Alcohol Consumption Worsens Global Burden of Disease
By Emily Pond
January 23, 2020
Study results published in Lancet Public Health underscores the significant worldwide burden of disease attributable to alcohol. Alcohol-attributable death rates were highest in Eastern Europe, sub-Saharan Africa, and countries with low human development indices (HDIs). Across countries, alcohol use disproportionately affected young people and men.
Kevin Shield, PhD, led study efforts to investigate global trends in the alcohol-related burden of disease. The investigators conducted a comparative risk assessment for 2000, 2005, 2010, 2015, and 2016 using alcohol exposure data and relative risk (RR) estimates. Mortality data, years of life lost (YLLs), years lived with disability (YLDs), and disability-adjusted life-years (DALYs) were obtained from World Health Organization Global Health Estimates, and population and HDI data were obtained from the United Nations Population Division and Development Program, respectively.
Drinking status data stratified by age brackets were extracted from national surveys and taxation data. Population attributable fractions (PAFs) were estimated by combining alcohol exposure data with RR estimates. Confidence intervals (CIs) for alcohol-attributable estimates were calculated with a Monte Carlo-like approach.
Globally, in 2016, 3.0 million (95% CI, 2.6-3.6) deaths and 131.4 million (95% CI, 119.4-154.4) DALYs could be attributed to alcohol. These figures represented 5.3% (95% CI, 4.6-6.3) and 5.0% (95% CI, 4.6-5.9) of all worldwide deaths and DALYs, respectively. The global burden of disease due to alcohol was principally linked to mortality (106.6 million YLLs; 95% CI, 95.3-127.7) rather than morbidity (24.8 million YLDs; 95% CI, 22.9-28.3).
Alcohol use was a major risk factor for death due to communicable, maternal, perinatal, and nutritional conditions (PAF, 3.3%; 95% CI, 1.9-5.6%), including tuberculosis (PAF, 18.3%; 95% CI, 5.8-35.3%), HIV/AIDS (PAF, 3.0%; 95% CI, 2.3-5.6%), and lower respiratory infections (PAF, 3.2%; 95% CI, 1.6-6.0%). Alcohol use also significantly increased the risk for death from non-communicable diseases (PAF, 4.3%; 95% CI, 3.6-5.1%) and injury (PAF, 17.7%; 95% CI, 14.3-23.0%).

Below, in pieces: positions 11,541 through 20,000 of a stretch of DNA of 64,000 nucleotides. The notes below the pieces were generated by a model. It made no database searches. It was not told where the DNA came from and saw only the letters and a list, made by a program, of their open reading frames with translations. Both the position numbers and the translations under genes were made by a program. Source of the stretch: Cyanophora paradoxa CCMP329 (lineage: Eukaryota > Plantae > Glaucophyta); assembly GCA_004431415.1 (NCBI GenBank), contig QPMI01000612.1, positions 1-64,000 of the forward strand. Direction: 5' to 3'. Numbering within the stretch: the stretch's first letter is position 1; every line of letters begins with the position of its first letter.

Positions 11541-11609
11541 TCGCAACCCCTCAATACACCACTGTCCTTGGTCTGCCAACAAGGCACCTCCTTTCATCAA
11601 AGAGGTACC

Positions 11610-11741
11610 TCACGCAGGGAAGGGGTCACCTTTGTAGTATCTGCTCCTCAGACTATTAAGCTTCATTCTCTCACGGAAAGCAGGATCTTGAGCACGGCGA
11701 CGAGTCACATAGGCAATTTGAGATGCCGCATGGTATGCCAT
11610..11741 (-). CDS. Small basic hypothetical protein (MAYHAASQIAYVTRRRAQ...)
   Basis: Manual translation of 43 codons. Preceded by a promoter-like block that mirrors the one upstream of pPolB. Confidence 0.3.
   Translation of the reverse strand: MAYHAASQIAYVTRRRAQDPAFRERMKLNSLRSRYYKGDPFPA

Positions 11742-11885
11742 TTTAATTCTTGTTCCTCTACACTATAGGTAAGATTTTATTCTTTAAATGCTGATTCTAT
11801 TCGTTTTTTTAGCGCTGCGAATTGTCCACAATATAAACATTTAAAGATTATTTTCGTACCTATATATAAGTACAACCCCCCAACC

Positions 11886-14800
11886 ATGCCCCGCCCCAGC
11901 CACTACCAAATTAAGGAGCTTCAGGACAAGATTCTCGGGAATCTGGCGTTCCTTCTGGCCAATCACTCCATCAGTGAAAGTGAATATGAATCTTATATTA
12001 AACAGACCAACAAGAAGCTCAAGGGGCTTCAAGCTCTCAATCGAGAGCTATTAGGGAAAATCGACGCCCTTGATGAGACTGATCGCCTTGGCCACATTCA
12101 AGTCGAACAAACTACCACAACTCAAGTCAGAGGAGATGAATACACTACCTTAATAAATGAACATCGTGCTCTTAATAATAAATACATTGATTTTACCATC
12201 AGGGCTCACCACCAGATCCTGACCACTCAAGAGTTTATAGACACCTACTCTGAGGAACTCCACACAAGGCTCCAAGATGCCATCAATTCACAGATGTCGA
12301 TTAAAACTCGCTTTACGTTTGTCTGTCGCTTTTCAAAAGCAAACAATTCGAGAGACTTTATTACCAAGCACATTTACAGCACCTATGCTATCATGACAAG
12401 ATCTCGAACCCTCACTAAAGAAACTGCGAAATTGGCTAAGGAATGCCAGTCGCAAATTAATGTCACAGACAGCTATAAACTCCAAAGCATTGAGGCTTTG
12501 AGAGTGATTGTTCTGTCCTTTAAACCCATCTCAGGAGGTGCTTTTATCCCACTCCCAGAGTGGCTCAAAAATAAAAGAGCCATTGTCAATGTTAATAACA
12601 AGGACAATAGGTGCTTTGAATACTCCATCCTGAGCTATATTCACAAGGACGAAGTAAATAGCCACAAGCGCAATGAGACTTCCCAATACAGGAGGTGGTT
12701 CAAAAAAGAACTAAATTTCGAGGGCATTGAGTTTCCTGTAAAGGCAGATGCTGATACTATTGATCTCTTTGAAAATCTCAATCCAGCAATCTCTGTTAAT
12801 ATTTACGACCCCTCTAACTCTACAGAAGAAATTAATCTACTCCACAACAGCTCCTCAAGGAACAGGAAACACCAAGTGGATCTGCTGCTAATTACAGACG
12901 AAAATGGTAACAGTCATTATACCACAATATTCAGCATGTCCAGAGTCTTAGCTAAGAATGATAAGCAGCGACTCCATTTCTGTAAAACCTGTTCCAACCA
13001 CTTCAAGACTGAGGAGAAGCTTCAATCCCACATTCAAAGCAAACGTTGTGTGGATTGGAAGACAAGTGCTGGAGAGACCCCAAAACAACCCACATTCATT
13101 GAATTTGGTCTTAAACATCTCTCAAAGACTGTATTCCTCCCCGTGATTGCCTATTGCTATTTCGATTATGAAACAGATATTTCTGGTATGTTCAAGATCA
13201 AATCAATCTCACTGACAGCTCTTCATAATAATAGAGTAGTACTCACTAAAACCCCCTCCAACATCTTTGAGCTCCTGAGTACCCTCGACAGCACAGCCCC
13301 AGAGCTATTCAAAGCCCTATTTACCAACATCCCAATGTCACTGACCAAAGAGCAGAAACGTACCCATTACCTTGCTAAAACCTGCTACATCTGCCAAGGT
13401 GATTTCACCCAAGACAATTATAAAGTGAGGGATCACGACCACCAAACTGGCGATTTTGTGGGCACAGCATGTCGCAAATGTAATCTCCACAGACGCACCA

The alcohol-attributable age-standardized death rates and DALYs were highest in Eastern Europe, primarily due to ischemic heart disease, and in sub-Saharan African regions, where cirrhosis takes a serious toll. Generally, the wider Middle East-North Africa region was the least affected.
In 2016, countries with a low HDI had the greatest age-standardized rates of alcohol attributable deaths (67.5 per 100,000 people) and DALYs (2872.6 per 100,000 people). Furthermore, 52.4% of alcohol-attributable deaths occurred in people younger than 60 years. In people aged 30 to 34 years, 13.7% (95% CI, 12.0-16.6%) of all deaths were attributable to alcohol and 57.4% of all alcohol-attributable deaths in individuals younger than 60 years occurred in men, whereas 39.3% occurred in women.
As study limitations, the investigators noted that RR estimates from varying sources and the assumption of no lag time between exposure and outcome may have introduced potential error. The researchers concluded: “Despite an increase in alcohol use globally, this study observed that the global alcohol-attributable burden of disease decreased between 2000 and 2016. However, globally, health gains attained through improvements in the alcohol-attributable burden of disease have proportionally not kept pace with total health gains.”
Shield K, Manthey J, Rylett M, et al. National, regional, and global burdens of disease from 2000 to 2016 attributable to alcohol use: a comparative risk assessment study. Lancet Public Health. 2020;5(1):E51-E61.